View up from top of Northwest:

This area takes the full force of direct wind, forms a lot of sastrugi and takes sustained warm weather to soften and smooth out. Patrick and I skied that a couple of times in late June 2012.

We returned to Summit and started our second backside lap at 1:15. We traversed a short distance west to Upper Plains and skied due south from there into Smokey Bowl.




Coming back up Liz took a break at Pine Marten Lodge while I rode Summit again and took the 5 minute bootpack to the Pinnacles.

That hike is much easier in my new lighter Lange XT3 boots with a walk mode.

Only the top 300 feet or so in the Pinnacles are steep enough to have some chalky winter snow.

However it wasn’t entirely smooth due to wind effect and once I hit some hard snow and rocketed across that slope, Hourglass, above where the group of 5 skiers is in the picture above.

My 2:30 timing was just right for corn in the Cirque Bowl below.

All morning riding Summit we could see skiers hugging the skier’s left wall which has an east tilt, obviously avoiding then hard snow below. Through that notch in the picture is Moraine, which had heavy snow due to skier traffic funneling there.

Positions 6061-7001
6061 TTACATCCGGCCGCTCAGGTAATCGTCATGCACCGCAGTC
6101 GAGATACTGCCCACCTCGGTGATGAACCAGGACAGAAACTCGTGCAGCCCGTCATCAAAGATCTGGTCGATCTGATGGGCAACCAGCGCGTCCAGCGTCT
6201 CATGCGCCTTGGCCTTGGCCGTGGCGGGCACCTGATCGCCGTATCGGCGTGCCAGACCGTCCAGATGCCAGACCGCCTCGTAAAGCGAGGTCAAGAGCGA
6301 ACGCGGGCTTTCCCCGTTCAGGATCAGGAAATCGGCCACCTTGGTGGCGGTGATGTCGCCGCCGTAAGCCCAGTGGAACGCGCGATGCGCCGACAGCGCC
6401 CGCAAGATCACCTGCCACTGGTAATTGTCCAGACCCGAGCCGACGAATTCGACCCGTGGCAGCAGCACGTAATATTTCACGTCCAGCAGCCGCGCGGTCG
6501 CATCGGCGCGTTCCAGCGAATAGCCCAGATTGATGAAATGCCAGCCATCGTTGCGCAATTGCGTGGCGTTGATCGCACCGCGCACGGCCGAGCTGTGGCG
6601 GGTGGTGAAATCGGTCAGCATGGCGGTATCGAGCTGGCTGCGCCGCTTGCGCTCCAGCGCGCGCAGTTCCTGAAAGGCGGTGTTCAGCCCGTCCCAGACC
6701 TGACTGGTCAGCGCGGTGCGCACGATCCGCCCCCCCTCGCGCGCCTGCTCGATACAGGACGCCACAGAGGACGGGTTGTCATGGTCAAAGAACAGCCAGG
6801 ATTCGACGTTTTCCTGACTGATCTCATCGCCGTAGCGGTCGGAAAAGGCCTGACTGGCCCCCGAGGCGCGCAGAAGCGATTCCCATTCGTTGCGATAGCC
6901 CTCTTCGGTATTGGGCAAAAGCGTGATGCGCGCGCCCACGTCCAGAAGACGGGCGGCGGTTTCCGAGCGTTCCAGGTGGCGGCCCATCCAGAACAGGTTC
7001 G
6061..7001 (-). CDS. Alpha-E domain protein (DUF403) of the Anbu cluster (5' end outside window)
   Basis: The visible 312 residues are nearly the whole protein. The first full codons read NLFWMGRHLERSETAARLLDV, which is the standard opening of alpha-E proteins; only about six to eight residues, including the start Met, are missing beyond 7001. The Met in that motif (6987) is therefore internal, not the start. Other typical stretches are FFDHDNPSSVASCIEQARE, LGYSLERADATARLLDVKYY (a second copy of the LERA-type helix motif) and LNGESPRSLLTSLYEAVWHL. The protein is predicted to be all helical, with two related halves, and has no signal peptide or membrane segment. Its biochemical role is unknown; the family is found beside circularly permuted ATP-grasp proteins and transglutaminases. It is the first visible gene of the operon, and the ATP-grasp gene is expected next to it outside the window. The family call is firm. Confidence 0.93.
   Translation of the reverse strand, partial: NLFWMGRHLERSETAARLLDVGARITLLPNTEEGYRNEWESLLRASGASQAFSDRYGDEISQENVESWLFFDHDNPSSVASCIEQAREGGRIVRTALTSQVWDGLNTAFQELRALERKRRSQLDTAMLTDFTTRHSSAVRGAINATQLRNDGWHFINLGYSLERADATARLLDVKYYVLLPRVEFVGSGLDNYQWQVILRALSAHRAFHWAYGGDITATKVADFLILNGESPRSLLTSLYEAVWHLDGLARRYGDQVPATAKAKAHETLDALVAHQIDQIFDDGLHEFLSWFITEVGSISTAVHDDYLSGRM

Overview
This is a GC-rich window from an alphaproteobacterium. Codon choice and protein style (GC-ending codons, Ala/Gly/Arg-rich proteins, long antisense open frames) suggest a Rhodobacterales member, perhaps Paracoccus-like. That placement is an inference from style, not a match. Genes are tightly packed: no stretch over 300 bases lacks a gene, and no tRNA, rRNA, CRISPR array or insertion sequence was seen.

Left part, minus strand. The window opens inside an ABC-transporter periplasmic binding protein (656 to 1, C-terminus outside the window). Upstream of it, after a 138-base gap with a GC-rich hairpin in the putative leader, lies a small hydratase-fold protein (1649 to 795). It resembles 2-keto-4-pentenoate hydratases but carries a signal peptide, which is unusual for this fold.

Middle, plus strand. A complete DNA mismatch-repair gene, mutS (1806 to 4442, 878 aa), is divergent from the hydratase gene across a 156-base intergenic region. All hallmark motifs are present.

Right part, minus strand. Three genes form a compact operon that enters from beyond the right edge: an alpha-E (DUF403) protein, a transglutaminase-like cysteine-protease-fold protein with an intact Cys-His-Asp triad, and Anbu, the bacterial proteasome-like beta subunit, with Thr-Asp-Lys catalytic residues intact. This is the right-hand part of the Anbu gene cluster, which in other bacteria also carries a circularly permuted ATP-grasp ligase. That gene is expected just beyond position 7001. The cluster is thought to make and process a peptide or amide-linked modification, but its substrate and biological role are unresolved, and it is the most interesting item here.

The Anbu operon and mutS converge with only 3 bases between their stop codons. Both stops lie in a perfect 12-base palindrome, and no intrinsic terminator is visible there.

Liz and I regrouped and headed up Summit for our last backside run close to 3PM. So now we needed to traverse farther west for optimal corn. High on the traverse we encountered some sastrugi but dropping in we soon cruising the corn again.

On this run I noticed patches of silver snow.

It looks like ice or puddles but it’s not. I read of this rare phenomenon in April 1982, coincidentally within weeks of the other time I saw this snow on chair 9 at Mammoth. A Google search was not successful in finding a reference to silver snow, so perhaps the term is obsolete now.

I skied one Northwest run on Osprey, then Thunderbird back to the West Village base to finish with 32,300 vertical.

On Sunday we got on the hill close to opening bell to meet Glenn Pacifico, whom Tseeb had met in Jackson in 2014 and later skied with him at Bachelor. Temperatures in the 40’s were similar to Saturday, but the overnight freeze was shorter so snow softened about an hour earlier. Glenn had a run on Beverley Hills before we arrived which looked good Sunday but would have been quite firm that early on Saturday.